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by Gretel Breytenbach

Shifting continents has a way of quietening one's voice, as if an uncertain future, unknown people and places, puts a spell on our vocal chords. This is true for me anyway. Immigrating across vast expanses seemed to steal away my inner voice, that one certainty I had, that made me, well, me.

I believe this is because we express ourselves in the context of our lives, and when our lives change radically, we no longer have a sure way of expression. I believe this to be especially true for those of us whose mother tongue is not English.

Speaking is so much a part of our self-expression, that losing faith in one's ability to communicate effectively can have devastating effects on self-esteem, confidence and abilities at work and home. This, of course, is not exclusive only to those of us who immigrate, and can happen at various life stages, phases and ages!

It frequently happens to professionals who enjoy promotions and are suddenly expected to deliver reports and proposals to directors, groups of employees, or other groups. It can happen to students who are expected to conduct oral exams in front of a board of examiners, or those who attend job interviews, even the best man at his mate's wedding.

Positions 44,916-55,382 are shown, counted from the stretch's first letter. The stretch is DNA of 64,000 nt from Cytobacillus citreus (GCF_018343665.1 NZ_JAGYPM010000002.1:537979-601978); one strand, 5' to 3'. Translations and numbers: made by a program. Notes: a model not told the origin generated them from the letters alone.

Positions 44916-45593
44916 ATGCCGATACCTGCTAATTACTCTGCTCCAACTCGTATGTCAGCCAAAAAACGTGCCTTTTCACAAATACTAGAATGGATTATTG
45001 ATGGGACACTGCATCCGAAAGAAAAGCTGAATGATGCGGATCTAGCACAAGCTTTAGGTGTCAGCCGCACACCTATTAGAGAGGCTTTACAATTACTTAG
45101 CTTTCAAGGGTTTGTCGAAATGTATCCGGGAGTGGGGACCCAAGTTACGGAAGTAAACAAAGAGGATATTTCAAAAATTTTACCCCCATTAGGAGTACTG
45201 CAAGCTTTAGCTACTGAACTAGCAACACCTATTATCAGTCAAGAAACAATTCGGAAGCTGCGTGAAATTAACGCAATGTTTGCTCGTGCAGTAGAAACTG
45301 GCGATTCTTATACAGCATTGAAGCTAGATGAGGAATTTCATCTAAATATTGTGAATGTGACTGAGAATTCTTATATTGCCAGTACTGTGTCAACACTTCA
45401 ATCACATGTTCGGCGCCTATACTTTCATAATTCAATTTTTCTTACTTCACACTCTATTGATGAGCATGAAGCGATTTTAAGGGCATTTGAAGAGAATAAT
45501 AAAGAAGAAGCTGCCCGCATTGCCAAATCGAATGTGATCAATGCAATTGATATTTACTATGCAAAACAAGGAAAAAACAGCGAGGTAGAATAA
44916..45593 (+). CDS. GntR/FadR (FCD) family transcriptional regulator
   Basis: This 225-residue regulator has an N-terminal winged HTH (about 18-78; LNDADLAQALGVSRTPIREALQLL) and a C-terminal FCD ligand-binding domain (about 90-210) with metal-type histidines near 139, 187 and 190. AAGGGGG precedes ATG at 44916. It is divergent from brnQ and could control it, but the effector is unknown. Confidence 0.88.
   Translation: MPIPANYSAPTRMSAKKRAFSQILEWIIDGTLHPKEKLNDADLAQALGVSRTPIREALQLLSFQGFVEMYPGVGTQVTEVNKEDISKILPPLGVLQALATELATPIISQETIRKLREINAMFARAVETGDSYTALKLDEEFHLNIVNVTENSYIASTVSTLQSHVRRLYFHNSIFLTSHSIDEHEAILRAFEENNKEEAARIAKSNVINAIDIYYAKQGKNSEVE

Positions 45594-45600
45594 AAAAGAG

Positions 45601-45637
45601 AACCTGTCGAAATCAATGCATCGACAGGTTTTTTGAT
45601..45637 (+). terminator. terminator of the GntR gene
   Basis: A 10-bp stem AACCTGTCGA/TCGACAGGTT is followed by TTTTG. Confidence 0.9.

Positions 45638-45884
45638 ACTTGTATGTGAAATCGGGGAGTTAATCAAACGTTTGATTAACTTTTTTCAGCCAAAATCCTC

So how do we overcome this ‘cat-got-your-tongue' phenomenon?

It's quite natural to experience nerves anytime we are expected to make a presentation of any kind. It's what we do with the nerves that matters, ultimately. It's whether we are able to harness their energy and use them to empower ourselves, or whether they get the better of us, and leave us a blubbering mess in front of a confused audience.

Whether we are engaging in a social gathering or a conference, the skills we use remain pretty much the same, just applied in different amounts at varying times.

We'll begin with the art of confidence. I say art, because like any art, it is a combination of inherent talent and skills that can be learned. Inside all of us, somewhere, is that five year old who knew exactly how to get what he or she wanted! Remember? Inherently, we all have the ability to be charming, demanding, commanding even! Yet, some of our life experiences rob us of the enthusiasm and skill that we once possessed to get people to our way of thinking! Of course, as adults, we know that we can achieve a lot more with a pot of honey, than a gallon of vinegar. So what is your particular brand of honey? To find out, consider some of these tools that you may use.

1. The smile – consider its simplicity and ease of use. A sincere smile can cross borders, languages and cultures. It has the ability to disarm and engage one to 100 from the very first instant. Its' power is universal and can be applied generously in any situation. As a tool and a skill, I highly recommend it.